The Crossroads of Reason

“Reason is a whore, the greatest enemy that faith has; it never comes to the aid of spiritual things, but more frequently than not struggles against the divine Word, treating with contempt all that emanates from God.” – Martin Luther

Reason: in many ways, the sure path to unbelief. But in other ways, the road to repair.

That’s where I find myself.

Even worse, is to deem my reasoning as, well, reasonable. But is it unreasonable? It all depends. It so happens that spiritual reasoning is quite relative. If I reason on my own accord, leaning on my own limited understanding, with futile attempts at trying to wrap my mortal mind around a boundless God, then, yes. My reasoning is nothing more than a chasing after the wind; a pursuit which will end in confusion, sorrow, isolation and fruitless unbelief.

But then, there’s an invitation from God to “reason”.

“Come now, let us reason together, says the Lord: though your sins are like scarlet, they shall be as white as snow; though they are red like crimson, they shall become like wool.” Isaiah 1:18.

Let us….reason…together.

You would think there is a small café and a couple of lattes involved in this equation.

The sense is one of, “it doesn’t have to be this way, let’s talk about this”.

It’s interesting because this approach is one many, if not all parents, have employed at one point or another. Our kids get to see every side of us as our discipline is expressed in various “colors”. But after all the chastising, taking away privileges, and soliloquies that our parenting can dish out…our love—though having been expressed in all forms of discipline out of care and concern—seems most exhaustive when it reaches the point of reasoning.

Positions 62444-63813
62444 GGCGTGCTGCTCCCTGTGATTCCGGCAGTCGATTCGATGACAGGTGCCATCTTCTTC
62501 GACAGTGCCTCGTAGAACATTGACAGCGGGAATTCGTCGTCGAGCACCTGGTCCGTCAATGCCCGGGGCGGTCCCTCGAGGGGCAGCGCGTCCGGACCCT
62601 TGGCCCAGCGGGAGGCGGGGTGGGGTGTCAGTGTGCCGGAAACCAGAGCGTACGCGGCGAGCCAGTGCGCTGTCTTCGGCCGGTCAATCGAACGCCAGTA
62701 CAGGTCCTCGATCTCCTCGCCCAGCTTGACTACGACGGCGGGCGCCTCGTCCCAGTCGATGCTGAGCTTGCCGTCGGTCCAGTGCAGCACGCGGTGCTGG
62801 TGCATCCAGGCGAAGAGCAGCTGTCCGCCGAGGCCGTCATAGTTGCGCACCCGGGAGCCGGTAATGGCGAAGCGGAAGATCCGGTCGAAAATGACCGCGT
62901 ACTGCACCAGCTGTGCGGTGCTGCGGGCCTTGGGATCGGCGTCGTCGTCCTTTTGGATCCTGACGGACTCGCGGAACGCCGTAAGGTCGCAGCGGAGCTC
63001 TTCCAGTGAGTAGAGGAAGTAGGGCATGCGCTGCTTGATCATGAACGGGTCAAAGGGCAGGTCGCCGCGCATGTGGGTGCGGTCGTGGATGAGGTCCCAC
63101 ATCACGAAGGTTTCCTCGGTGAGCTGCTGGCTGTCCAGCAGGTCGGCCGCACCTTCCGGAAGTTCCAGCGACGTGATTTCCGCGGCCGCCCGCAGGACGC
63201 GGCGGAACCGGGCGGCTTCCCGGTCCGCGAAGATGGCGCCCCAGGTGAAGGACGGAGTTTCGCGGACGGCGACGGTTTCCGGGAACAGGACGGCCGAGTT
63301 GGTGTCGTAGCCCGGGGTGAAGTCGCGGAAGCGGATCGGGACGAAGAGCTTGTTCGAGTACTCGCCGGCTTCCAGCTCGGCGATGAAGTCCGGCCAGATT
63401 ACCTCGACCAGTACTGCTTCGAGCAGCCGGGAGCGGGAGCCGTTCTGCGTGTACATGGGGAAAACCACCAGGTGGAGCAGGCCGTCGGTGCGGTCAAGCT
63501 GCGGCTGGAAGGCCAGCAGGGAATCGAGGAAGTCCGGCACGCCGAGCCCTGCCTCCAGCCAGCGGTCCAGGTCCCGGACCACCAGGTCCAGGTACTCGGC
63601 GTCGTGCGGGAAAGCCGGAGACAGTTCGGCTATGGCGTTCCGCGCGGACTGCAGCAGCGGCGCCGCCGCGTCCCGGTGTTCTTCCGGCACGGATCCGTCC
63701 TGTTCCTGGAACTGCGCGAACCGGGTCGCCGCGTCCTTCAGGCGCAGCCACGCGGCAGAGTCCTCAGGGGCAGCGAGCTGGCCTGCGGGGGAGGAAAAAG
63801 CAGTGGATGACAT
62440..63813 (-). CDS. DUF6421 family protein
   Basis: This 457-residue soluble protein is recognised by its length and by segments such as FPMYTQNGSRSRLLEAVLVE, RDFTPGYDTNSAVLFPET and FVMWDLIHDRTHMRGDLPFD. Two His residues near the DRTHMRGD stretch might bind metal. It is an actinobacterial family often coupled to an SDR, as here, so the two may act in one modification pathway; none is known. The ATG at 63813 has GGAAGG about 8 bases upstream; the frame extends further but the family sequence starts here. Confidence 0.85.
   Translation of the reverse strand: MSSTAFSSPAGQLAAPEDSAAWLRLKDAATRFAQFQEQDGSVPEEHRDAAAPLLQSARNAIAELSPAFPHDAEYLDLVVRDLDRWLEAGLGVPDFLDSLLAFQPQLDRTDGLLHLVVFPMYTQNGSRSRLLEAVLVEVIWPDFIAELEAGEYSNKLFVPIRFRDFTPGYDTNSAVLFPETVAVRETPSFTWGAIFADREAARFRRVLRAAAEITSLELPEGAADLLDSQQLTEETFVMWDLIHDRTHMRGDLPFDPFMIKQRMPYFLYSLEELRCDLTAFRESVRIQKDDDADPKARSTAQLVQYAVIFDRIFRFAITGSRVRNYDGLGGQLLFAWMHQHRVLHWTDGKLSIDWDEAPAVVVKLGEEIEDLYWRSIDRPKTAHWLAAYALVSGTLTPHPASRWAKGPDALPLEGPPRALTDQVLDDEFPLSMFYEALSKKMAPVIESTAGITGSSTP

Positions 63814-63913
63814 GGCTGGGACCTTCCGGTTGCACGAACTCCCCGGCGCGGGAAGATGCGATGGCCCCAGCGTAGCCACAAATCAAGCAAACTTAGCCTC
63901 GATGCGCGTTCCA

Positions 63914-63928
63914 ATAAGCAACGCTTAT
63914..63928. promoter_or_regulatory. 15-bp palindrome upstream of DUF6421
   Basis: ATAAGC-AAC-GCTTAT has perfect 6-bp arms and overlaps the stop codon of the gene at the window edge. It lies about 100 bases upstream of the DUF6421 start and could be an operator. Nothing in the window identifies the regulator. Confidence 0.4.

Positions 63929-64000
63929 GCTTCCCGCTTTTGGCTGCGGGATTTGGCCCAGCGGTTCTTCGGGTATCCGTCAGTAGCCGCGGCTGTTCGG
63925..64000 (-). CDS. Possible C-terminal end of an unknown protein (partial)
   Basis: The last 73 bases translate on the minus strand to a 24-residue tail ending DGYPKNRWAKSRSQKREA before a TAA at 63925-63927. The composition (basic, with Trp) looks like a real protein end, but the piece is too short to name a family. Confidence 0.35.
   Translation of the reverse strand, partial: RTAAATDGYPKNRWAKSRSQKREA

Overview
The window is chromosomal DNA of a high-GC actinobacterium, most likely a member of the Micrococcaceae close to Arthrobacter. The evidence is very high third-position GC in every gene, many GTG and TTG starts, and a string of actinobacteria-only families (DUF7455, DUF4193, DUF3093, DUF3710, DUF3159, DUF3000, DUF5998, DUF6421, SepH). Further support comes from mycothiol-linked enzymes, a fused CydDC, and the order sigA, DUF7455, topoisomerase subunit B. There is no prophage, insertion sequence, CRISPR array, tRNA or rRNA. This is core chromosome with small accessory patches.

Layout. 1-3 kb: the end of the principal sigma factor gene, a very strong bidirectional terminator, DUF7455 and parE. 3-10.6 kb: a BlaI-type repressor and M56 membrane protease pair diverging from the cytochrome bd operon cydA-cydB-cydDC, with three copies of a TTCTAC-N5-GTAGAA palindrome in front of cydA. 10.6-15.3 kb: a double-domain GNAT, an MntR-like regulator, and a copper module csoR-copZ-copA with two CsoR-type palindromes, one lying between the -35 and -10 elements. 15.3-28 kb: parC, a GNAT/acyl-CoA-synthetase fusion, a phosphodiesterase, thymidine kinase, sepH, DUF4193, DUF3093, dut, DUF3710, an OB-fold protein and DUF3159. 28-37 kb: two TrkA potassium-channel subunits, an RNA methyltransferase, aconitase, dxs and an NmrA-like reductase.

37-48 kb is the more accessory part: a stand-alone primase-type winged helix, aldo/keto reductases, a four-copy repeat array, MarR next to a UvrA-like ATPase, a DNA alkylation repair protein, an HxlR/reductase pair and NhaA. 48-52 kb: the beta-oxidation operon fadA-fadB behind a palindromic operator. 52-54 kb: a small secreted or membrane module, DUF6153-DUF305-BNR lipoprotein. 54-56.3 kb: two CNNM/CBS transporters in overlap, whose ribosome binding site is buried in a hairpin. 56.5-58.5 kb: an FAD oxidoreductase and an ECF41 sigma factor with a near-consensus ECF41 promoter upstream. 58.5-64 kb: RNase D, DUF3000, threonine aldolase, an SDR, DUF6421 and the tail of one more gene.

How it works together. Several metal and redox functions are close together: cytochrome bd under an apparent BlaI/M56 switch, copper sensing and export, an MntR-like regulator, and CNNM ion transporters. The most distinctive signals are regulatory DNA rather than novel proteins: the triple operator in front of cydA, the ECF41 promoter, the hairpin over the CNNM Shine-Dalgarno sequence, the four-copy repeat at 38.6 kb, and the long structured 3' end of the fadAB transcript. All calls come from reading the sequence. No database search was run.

You’ve messed up. This can ruin your life. You’re not seeing that I say all this because I love you.

Come now, let us reason together….it doesn’t have to be this way, can we talk?

Whereas my reasoning is doomed to end in rebellion, Isaiah makes it clear: reasoning with God leads to purity. To reason with God is the privilege of having my skewed perception of Him—which is often times the root of all my questioning—it is to have that perception realigned. It is to see Him for the Holy God He is and to understand that the Holiness He requires of me is not a cumbersome requirement, but a fulfilling command.

“The hardness of God is kinder than the softness of men, and His compulsion is our liberation.” – C.S. Lewis

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